Archive for the ‘Charley Patton’ Category

“I Could Just Smell the Records.”

September 13, 2014

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excerpt from Burkhard Bilger (www.newyorker.com):

“Wanna see something that’ll knock your eyes out?” Joe Bussard told me when I visited. He plucked a tobacco-colored sleeve from the wall and spindled its shiny shellac on the turntable. Bussard’s collection was unmarked and unalphabetized—the better to thwart potential thieves—but he knew the location and exact condition of every record. This one was a mint copy of “Revenue Man Blues,” by Charley Patton, one of perhaps three or four in the world.

“Try and get that on eBay!” Bussard said. His gray eyes were bulging beneath bushy white brows, his gaunt features twisted into a happy leer. “Haw! Haw!” Then the music came on and he was quiet.

Patton may be the greatest bluesman ever recorded and one of the hardest to listen to. The few records he made were pressed out of too soft shellac and worn down by constant playing. (Victrola needles were made of steel, easily dulled, and designed to be discarded after a single use, though they rarely were.) Not this one.

Bussard had found it in a drugstore in Georgia, in the early sixties, in a stack of 78s that had lain untouched for thirty years. There was no crackle, hardly any hiss. You could hear the hoarseness in Patton’s voice—the growling authority of it—and the stutter and snap of the strings. You could hear the hollow thump of his palm against the guitar and the sharp intake of his breath. Bussard shook his head: “This is as close as you’ll ever get to him, kid.”

When Bussard started collecting, such finds weren’t uncommon. The music he liked was out of fashion, its format obsolete. (“Do not throw away your old gramophone records,” one magazine article urged in the thirties. “Instead, turn them into decorative wall vases, bulb bowls or miniature garden containers.”) “I guarantee you, eighty per cent of these records would have been destroyed if I hadn’t got them,” he said.

“I went into Richmond when they had them big riots. Went into the black section and hunted house to house and alley to alley. I’d beat the backwoods. Look for houses without much paint on ’em—lace curtains, old rusted coffee can on the front porch. In Virginia in the sixties, the houses looked terrible, but inside they were like mansions. I could just smell the records.”

Third Man Records

June 8, 2013

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“Down the Dirt Road”

December 29, 2012

Charley Patton and Bertha Lee by Robert Crumb

edited from “Charley Patton: Folksinger,” by Elijah Wald

Patton’s way with pre-blues, “songster” material is even more interesting, and it is not a stretch to say that, had things worked out differently, he could have appealed to the same audience that made Leadbelly a folk icon. Admittedly, his recordings do not include a “Goodnight Irene” or “Midnight Special,” but it is worth remembering that Leadbelly only learned the latter song after being taken up by John Lomax as a folksong demonstrator.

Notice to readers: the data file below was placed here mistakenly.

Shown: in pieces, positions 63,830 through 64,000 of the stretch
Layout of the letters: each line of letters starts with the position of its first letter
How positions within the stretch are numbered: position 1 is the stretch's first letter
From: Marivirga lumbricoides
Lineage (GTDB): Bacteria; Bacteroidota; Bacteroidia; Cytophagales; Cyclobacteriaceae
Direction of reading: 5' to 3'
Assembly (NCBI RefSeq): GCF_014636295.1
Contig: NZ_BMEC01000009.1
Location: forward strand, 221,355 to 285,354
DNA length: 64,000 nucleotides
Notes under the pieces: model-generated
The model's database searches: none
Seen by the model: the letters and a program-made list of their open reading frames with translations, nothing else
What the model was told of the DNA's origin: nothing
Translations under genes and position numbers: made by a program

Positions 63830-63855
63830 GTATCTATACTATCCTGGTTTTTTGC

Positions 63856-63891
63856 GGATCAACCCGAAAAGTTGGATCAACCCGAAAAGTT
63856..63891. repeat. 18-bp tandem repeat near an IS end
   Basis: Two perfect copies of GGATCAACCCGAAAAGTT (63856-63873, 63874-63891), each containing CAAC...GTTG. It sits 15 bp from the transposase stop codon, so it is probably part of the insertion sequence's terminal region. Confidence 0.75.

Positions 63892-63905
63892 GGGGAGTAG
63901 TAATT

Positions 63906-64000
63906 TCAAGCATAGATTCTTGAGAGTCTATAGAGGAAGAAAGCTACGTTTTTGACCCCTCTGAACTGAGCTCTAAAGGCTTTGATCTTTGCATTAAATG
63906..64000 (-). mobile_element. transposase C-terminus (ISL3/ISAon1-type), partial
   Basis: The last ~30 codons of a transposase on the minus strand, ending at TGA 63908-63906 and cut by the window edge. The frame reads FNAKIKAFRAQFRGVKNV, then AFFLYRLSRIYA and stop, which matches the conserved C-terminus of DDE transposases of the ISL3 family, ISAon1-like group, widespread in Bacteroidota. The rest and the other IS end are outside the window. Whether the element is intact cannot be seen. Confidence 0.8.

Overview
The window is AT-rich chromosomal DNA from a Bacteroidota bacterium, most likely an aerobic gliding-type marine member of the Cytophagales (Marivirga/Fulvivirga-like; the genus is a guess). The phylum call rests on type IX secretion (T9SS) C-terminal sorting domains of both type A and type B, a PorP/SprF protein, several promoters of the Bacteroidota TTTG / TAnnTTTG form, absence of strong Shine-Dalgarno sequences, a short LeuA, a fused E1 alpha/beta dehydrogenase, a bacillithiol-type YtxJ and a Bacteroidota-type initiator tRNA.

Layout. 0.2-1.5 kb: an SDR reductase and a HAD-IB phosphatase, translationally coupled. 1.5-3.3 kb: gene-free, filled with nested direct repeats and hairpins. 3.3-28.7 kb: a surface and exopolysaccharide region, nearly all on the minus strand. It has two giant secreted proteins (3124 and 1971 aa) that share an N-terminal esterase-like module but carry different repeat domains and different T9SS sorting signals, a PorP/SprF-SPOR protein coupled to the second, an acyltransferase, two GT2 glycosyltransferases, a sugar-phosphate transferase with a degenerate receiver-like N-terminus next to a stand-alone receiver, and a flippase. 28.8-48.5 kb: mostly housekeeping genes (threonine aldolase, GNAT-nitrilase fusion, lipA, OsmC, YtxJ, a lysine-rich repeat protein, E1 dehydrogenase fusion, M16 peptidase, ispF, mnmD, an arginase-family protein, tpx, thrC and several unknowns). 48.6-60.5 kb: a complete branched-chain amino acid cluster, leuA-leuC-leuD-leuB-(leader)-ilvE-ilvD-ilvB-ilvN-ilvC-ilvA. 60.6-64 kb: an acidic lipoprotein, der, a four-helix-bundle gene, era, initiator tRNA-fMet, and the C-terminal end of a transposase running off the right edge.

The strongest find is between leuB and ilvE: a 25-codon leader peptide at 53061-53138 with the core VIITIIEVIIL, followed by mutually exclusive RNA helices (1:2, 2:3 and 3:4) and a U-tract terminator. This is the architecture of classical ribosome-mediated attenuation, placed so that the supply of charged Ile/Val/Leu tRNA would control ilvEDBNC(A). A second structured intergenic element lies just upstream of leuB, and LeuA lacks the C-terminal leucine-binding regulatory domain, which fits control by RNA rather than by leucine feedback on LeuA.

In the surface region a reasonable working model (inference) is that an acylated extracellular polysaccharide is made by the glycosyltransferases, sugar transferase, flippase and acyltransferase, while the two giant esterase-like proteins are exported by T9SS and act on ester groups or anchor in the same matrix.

We have no idea how much more “folk” material Patton might have known, or how he might have adapted his formidable skills to suit a Greenwich Village audience. He was a notably versatile performer and musician and, unlike virtually any major blues singer besides Leadbelly, he was given to composing lengthy ballads about current events in his world, just the sort of thing the New York crowd would have prized and encouraged.

Patton’s masterpiece is “Down the Dirt Road,” which for sheer rhythmic complexity is the most striking performance in the whole of blues. At times, Patton seems to be singing one rhythm, tapping another on the top his guitar, and playing a third on the strings, all without the slightest sense of effort. This is the work that distinguishes him from his peers, and that sets his circle of Mississippians aside from all the other players in the early blues pantheon. While no other player equalled his abilities, Mississippi consistently produced the most rhythmically sophisticated players in early blues. Perhaps this was due to the regional survival of African tradition exemplified by the “fife and drum” bands of the hill country to the Delta’s east, perhaps to the proximity of New Orleans and the Caribbean, perhaps in a large degree to the influence of Patton himself. 

His rhythms are a world–or at least a continent–away from the straight-ahead, 4/4 sound that defines virtually all modern blues. That is why so few contemporary players can capture anything of his greatness. There is the tendency to play his tunes for driving power, missing the ease, the relaxed subtlety that underly all of his work. It is a control born of playing this music in eight or ten-hour sessions, week after week and year after year, for an audience of extremely demanding dancers, and of remembering centuries of previous dance rhythms–not only the complex polyrhythms of West Africa, but also slow drags, cakewalks, hoedowns, and waltzes.

Charley Patton plays “Down the Dirt Road”:

The Masked Marvel

November 21, 2012

Paramount promoted Charley Patton’s second release (12805) with a contest. The initial pressing run of 10,000 copies was issued under the pseudonym “The Masked Marvel,” and customers were encouraged to guess the actual artist’s identity on cards like the one above. Winners could pick a free record of their choice. (from http://www.mainspringpress.com)
 

from “Charley Patton and his Mississippi Boweavil Blues,” by Robert K. D. Peterson:

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